My apologies for not posting a journal entry for three days in a row. Among other things, we've had more computer and internet access issues (finally resolved).
If you only visit Ocracoke occasionally you may see the island as a wonderfully laid back and relaxing place to be (and it is!), but really and truly it is different if you live here year 'round. We would all like to be having a 12 month vacation but it's not exactly like that.
A lot has been going on here this week -- too much to take it all in actually. School graduation was this weekend. Seven seniors donned cap and gown to receive their diplomas. Afterwards one of the senior's parents hosted a festive party at the Berkeley Center. Needing a quieter evening, Lou Ann and I chose instead to sit on the dock at the Jolly Roger, share a meal, and listen to guitarist Martin Garrish entertain us.
Sixteen participants in Donald & Merle Davis' storytelling workshop spent Monday evening at our home enjoying fig cake and strawberries, and listening to stories and history of Ocracoke.
In between work and community activities, family and friends' lunch & dinner visits, and attending to other practical matters (like cutting the grass, repairing bicycles, and, oh yes, paying bills) a number of visitors make their way onto our front porch.
Over the weekend Craig & Betty Sue Garrish were back home for a visit and they stopped by to say hello. Betty Sue had lived in my house when she was a teenager and was amazed at the transformation. We chatted about old times, children, and grandchildren. Craig and Betty Sue's daughter, Ashley, is in college in Boone, NC, studying chemistry and criminology. Betty Sue mentioned that Ashley had had a class in Qualitative Analysis.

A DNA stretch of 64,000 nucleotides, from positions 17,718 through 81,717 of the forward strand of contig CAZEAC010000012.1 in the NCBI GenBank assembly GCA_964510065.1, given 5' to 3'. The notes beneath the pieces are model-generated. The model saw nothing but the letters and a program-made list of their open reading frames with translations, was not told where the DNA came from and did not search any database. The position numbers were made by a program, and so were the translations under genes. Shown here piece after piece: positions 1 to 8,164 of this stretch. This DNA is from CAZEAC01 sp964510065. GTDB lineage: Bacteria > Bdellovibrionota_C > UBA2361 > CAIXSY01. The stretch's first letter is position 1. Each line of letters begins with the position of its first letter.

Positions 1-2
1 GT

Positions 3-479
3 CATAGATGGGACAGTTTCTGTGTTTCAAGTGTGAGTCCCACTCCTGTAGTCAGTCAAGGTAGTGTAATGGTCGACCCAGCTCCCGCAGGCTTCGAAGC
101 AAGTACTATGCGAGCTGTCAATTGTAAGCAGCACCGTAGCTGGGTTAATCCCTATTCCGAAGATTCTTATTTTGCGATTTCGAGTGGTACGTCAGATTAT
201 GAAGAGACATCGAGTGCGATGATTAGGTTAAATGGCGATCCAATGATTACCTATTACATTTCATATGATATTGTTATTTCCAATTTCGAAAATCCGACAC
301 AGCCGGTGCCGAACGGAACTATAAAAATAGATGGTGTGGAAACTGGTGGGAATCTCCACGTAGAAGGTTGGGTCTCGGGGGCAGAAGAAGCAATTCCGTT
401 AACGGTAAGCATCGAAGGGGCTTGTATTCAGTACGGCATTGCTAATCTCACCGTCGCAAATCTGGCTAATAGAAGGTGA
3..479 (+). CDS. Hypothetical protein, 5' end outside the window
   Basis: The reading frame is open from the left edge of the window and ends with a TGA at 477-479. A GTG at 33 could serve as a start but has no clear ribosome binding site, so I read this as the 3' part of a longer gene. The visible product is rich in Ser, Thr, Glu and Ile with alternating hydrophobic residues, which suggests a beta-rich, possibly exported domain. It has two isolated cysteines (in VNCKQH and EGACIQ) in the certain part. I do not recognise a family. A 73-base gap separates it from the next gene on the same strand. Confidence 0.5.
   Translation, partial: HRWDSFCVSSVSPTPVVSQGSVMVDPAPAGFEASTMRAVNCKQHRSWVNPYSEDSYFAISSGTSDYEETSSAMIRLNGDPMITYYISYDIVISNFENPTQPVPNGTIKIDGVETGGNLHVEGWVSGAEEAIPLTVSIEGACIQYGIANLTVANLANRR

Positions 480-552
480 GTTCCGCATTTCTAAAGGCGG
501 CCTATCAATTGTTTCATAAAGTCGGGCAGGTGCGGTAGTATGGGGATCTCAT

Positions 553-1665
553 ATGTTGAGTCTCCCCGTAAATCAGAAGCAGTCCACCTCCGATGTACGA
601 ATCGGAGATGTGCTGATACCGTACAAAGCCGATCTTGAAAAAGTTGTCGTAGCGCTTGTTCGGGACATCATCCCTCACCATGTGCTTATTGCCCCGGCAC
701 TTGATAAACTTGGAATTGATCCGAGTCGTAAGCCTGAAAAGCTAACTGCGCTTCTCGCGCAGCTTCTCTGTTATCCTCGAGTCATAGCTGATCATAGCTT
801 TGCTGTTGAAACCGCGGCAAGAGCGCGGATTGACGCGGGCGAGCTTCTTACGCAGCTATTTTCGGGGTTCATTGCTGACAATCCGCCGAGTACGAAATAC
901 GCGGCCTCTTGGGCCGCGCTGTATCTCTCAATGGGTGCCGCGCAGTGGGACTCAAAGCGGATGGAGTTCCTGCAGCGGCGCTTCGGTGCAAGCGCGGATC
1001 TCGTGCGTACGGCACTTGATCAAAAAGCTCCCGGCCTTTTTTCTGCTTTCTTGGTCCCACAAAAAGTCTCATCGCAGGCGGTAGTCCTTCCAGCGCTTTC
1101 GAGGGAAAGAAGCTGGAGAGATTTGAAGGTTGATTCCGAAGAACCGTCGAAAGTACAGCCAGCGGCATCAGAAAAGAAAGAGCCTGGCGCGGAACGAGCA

Of course, none of us knew what the heck Qualitative Analysis was. But we did remark on how dramatically life can change in just a few generations. Our children are studying for college degrees, even Ph.D.'s and we are discussing their progress on the porch of a house built by and lived in by simple folks of a bygone era who may not even have been able to read. Not that their lives were any less rich or meaningful (or vice versa, for that matter) -- just that times have changed and life is definitely different.
Maybe it was Quantitative Analysis. I certainly don't know.